'Super-Earth' Exoplanet Could Potentially Support Life (And It Also Has a Neighbor)

University of Montreal
University of Montreal

A mysterious exoplanet that astronomers have dubbed K2-18b might be a “super-Earth” that could potentially harbor extraterrestrial life, Phys.org reports. Adding to scientists’ excitement, they’ve recently discovered that this distant body is orbited by yet another Earth-like planet, called K2-18c. The findings were recently published in the journal Astronomy & Astrophysics [PDF].

Discovered in 2015, K2-18b orbits a red-dwarf star named K2-18 in the constellation Leo (about 111 light years from Earth), as does its more recently located counterpart. While both planets have masses similar to Earth, K2-18c probably can’t support life—it’s too close to the star and therefore too hot. K2-18b, on the other hand, is situated in perfect range from K2-18 to have liquid surface water, which all organisms need to live. 

Astronomers discovered the exoplanets using the European Southern Observatory’s High Accuracy Radial Velocity Planet Searcher (HARPS) instrument at the La Silla Observatory in Chile. The data they collected also allowed them to calculate the mass and density of K2-18b. According to preliminary findings, the exoplanet is either rocky with an Earth-like gaseous atmosphere, or watery and covered in ice. Further research with NASA’s James Webb Space Telescope (JWST), which launches in spring 2019, will help astronomers determine K2-18b’s true nature.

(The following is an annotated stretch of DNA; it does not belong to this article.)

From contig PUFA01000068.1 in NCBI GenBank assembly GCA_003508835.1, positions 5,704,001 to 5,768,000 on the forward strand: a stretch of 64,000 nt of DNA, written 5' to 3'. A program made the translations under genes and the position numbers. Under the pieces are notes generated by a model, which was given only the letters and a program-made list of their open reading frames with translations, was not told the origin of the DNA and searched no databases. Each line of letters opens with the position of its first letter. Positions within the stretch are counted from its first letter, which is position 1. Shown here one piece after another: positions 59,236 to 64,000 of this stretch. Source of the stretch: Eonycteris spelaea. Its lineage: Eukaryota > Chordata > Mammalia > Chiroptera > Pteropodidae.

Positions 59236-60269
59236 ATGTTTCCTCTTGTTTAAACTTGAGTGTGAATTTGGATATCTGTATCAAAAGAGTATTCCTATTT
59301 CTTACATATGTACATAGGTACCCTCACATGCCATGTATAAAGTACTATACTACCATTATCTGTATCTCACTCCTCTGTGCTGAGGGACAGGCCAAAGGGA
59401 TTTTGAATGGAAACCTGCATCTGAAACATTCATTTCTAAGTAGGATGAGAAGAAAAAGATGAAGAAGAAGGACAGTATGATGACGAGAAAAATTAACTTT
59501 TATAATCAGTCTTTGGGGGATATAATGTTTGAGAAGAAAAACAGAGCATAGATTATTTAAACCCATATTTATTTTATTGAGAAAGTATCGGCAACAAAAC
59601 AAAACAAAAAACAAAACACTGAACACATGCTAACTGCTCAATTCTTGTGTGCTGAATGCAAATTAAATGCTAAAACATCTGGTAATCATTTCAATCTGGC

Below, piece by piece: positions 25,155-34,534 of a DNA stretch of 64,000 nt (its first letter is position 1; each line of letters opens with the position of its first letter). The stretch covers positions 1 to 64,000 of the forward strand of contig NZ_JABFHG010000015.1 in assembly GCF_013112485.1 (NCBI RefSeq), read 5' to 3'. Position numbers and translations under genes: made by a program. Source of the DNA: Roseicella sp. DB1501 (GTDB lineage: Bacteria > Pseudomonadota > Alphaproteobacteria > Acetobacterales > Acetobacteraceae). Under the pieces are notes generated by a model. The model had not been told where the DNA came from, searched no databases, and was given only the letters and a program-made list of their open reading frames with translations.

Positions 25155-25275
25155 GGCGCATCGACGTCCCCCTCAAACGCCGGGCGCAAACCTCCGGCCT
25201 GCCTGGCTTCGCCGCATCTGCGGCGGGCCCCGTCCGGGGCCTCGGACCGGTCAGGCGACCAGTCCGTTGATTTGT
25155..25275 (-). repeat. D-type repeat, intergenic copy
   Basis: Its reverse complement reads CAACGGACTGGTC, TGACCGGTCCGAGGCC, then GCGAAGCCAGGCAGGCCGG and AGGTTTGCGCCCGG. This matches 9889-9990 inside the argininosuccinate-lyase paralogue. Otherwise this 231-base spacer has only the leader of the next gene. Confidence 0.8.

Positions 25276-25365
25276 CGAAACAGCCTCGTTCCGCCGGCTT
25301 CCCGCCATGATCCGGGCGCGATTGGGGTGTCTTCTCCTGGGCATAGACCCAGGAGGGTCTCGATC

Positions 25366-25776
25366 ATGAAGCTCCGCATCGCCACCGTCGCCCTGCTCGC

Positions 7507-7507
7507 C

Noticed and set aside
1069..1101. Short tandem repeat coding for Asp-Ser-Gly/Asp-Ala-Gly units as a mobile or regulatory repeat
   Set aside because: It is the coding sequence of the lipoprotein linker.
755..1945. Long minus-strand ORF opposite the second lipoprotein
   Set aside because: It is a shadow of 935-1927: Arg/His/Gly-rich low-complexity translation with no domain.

In addition to revealing K2-18b’s mass, HARPS data also revealed the presence of K2-18c. Discovering an additional exoplanet was still “lucky and equally exciting," even if it probably couldn't support life, said lead author Ryan Cloutier, a Ph.D. student at the University of Toronto Scarborough's Center for Planet Science, according to a news release.

[h/t Phys.org]

The Orionid Meteor Shower Peaks This Weekend

iStock/Kazushi_Inagaki
iStock/Kazushi_Inagaki

October is always a great month for skywatching. If you missed the Draconids, the first meteor shower of the month, don't despair: the Orionids peak this weekend. If you've ever wanted to get into skywatching, this is your chance.

The Orionids is the second of two meteor showers caused by the debris field left by the comet Halley. (The other is the Eta Aquarids, which appear in May.) The showers are named for the constellation Orion, from which they seem to originate.

The shower is expected to peak overnight from Sunday, October 21, to Monday, October 22, when you can plan to see 15 to 20 super-fast meteors per hour. The best time for viewing is between 2 a.m. and 5 a.m., when Orion appears completely above the horizon. Make a late-night picnic of the occasion, because it takes about an hour for your eyes to adjust to the darkness. Bring a blanket and a bottle of wine, lay out and take in the open skies, and let nature do the rest.

There's a chance that the Moon might interfere with the meteors' visibility, according to Space.com. Leading up to its full state on October 24, the Moon will be in a waxing gibbous phase, becoming larger and brighter in the sky as the Orionids speed past Earth. Limiting light pollution where you can—such as by avoiding city lights—will help.